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“Number of prisoners received at Elmira, from July, 1864, to May, 1865, 12,121; transferred, 4,273; released, 4,741; died, 2,933; unaccounted for, 174.” Of this number about twenty escaped from the prison by tunneling under the fence—what became of the others is not known. Thinking that these figures will be of interest to the readers of the Southern Historical Society Papers, I send them to you to use as you may see fit.

Very respectfully yours,

J. S. Hutchinson, Pastor M. E. Church, South, Fredericksburg, Va. (Formerly private Company F, Tenth Regiment Va. Infantry).

It will be seen that these figures substantially confirm those in the following extract from a statement made by Hon. A. M. Keiley, of Richmond, Va., and published by us in Vol. I, p. 268 of our Papers.

At Andersonville the mortality averaged a thousand a month out of thirty-six thousand, or one thirty-sixth. At Elmira it was three hundred and eighty-six out of nine thousand five hundred, or one twenty-fifth of the whole. At Elmira it was four per cent.; at Andersonville less than three per cent. If the mortality at Andersonville had been as great as at Elmira the deaths should have been one thousand four hundred and forty per month, or fifty per cent. more than they were.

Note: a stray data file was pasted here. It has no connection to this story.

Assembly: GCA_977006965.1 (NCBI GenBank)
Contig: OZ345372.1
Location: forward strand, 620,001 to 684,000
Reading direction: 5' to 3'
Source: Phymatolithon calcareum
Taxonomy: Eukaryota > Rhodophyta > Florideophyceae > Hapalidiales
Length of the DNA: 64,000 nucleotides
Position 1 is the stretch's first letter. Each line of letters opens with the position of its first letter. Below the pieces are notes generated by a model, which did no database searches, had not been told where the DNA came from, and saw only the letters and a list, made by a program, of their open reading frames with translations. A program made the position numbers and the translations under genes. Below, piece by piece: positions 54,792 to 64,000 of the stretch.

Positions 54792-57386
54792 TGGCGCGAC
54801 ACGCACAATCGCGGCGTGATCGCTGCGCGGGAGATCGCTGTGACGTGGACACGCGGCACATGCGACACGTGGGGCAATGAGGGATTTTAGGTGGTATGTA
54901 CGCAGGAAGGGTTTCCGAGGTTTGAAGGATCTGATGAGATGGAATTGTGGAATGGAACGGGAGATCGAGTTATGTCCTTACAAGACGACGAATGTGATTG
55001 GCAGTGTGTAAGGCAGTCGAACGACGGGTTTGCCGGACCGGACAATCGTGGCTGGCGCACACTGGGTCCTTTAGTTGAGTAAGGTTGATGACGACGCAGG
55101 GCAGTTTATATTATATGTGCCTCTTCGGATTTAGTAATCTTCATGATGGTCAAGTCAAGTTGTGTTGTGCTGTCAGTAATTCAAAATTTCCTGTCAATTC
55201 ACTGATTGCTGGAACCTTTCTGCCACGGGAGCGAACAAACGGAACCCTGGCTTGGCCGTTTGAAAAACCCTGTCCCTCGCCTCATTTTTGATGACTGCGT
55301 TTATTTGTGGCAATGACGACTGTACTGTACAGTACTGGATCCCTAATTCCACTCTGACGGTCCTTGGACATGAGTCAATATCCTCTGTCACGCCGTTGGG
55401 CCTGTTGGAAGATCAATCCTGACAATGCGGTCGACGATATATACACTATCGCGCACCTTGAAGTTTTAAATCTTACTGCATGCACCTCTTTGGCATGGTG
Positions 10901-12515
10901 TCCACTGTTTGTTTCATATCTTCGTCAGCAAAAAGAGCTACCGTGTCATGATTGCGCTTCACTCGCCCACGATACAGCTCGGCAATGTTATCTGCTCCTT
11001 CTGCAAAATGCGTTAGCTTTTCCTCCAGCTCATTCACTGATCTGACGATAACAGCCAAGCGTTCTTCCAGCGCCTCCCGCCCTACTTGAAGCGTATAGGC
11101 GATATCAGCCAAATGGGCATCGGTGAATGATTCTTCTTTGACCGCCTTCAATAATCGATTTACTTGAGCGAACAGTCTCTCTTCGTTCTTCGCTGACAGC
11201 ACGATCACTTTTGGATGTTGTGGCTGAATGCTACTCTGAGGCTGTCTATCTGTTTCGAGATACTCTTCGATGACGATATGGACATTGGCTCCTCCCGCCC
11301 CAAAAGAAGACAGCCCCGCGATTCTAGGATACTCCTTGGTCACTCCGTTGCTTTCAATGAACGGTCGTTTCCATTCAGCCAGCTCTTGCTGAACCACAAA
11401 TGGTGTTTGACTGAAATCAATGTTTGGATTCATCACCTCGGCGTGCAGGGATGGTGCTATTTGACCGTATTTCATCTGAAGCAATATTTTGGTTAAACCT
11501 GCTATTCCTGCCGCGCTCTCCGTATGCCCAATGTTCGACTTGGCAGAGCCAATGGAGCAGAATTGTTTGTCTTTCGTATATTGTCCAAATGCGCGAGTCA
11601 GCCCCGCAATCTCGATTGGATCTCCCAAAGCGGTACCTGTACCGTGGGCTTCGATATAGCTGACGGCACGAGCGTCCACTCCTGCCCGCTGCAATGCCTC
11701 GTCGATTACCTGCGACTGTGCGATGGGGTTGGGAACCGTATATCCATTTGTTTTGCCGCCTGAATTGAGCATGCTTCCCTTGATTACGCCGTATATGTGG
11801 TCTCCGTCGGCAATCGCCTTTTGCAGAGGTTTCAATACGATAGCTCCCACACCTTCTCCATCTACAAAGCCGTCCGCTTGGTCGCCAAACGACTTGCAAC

‘I speak by the card respecting these matters, having kept the morning return of deaths for the last month and a half of my life in Elmira, and transferred the figures to my diary, which lies before me: and this, be it remembered, in a country where food was cheap and abundant; where all the appliances of the remedial art were to be had on mere requisition; where there was no military necessity requiring the government to sacrifice almost every consideration to the inaccessibility of the prison and the securing of the prisoners, and where Nature had furnished every possible requisite for salubrity.’ Losses of the Army of the Potomac:

In his oration before the veterans of the Army of the Potomac, at their last reunion, Major Maginnis gave an estimate of losses of this army, which we think can be shown to be greatly below the real figures, but we give his figures as a most eloquent tribute to

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